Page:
Longtime Wauna resident Randy Takehara was officially sworn in as a Key Peninsula Fire District 16 commissioner by the board of commissioners during its regularly scheduled meeting May 11 via Zoom. He succeeded outgoing Commissioner Sheila Nivens.
Originally appointed commissioner herself in 2008, Nivens went on to be elected by voters three times. She informed the board earlier this year of her intent to move outside the district boundaries, disqualifying her from serving the remaining six months of her term.
With Nivens’ departure the board lost its most senior board member in a position where, according to Board Chair Commissioner Stan Moffett, “experience matters.”
Moffett said having good, qualified candidates willing to step up and volunteer their time is essential, “and it takes longer than six months to get to know this position. It takes a good three or four years to really understand everything that goes on.”
“We had three strong candidates and any one of them would have been very good,” he said. “It was a difficult choice.”
Takehara moved to the KP with his family when he was 3 years old. They lived near Danforth in Wauna. He attended Purdy Elementary School, Key Peninsula Middle School, and graduated from Peninsula High School in 1992. He joined the U.S. Air Force and spent four years as a military firefighter stationed in Texas before he coming home.
He joined the Air Force Reserves and lived in Lakewood for a time. In 2000, Takehara hired on as a firefighter at Fort Lewis (now Joint Base Lewis McChord) and worked his way up to battalion chief, a position he’s held for nearly 13 years. He retired from the Air Force Reserves in 2015 as an Assistant Fire Chief. He is a member of both the IAFF Local F283 JBLM Professional Fire Fighters Union and the Washington State Council of Firefighters.
“I’ve got a lot of fire experience outside the peninsula area, and I want to have a say in how that service goes,” Takehara said.
He knew he wanted to explore the differences between federal and county fire districts, so he joined the KPFD Citizen Advisory Panel in 2016 and served until his fire commissioner appointment.
“It’s really nice as citizens we’re able to do that, to participate as citizen advisors,” he said. “I can tell you that coming from the federal side, all that is closed door and secret; there are no opportunities like that.”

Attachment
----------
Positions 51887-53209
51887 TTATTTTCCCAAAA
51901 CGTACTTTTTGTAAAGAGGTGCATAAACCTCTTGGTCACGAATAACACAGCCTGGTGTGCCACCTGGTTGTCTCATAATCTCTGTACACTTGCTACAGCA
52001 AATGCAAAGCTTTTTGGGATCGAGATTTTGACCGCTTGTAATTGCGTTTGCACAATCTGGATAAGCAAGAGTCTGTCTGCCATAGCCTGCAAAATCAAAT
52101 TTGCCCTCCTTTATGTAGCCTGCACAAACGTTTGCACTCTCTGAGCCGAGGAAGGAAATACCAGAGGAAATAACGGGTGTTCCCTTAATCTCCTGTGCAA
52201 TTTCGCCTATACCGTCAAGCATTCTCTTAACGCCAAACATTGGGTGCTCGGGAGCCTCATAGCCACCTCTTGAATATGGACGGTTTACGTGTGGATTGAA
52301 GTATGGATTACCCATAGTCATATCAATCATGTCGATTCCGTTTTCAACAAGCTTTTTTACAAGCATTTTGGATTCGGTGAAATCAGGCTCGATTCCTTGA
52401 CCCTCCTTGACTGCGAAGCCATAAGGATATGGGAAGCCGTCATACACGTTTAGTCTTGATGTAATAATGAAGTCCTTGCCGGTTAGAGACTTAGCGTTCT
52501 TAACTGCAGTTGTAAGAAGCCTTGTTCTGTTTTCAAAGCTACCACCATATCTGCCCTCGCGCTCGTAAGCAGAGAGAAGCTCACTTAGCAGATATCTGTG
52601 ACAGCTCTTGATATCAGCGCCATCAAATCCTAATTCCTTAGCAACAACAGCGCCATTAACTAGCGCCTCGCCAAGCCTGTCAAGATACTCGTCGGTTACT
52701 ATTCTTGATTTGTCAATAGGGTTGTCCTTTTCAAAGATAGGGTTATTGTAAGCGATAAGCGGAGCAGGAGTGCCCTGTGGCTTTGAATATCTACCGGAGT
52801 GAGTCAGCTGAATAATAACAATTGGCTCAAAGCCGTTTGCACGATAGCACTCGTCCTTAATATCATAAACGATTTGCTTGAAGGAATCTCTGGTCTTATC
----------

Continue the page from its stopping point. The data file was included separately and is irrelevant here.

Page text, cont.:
Takehara said it was both a fun and revealing experience with CAP, learning how different some things are but how similar too.
“Fire is fire. We run a lot of medical aid calls on JBLM just like everywhere else,” he said. He suspects the calls for aid are likely different given the younger population and activity on military bases as compared to typical civilian communities. JBLM firefighters respond to emergencies off-base as well, providing cooperative assistance to neighboring county fire districts as needed.
“Procurement is different, administration is different, budgets are different –– the funding mechanisms are entirely different,” he said. “We don’t have to deal with that stuff at the federal level the same way. To be sliding in right now as a commissioner with an ask for a lid-lift on our levy in the near future? It’s going to be interesting.”
Randy and his wife, Jessica Takehara, who teaches English at Harbor Ridge in Gig Harbor, have two kids and live in the Wind and Tides community. “We live just down the road about five minutes from my dad, and that’s awesome,” Randy said.
Takehara got involved with KP Little League and served on its board when his eldest son and namesake started playing baseball at Volunteer Park. Hit fast forward: That son just turned 16 years old and is finishing his sophomore year at PHS, and the elder Takehara is currently president of Peninsula Baseball Boosters.
Takehara, who has not run for an elected office before, filed as a candidate for the Fire District 16 Commission with Pierce County Elections for the upcoming election in August.
“I had some very good competition in being appointed,” he said, “and I may well have some again soon.”
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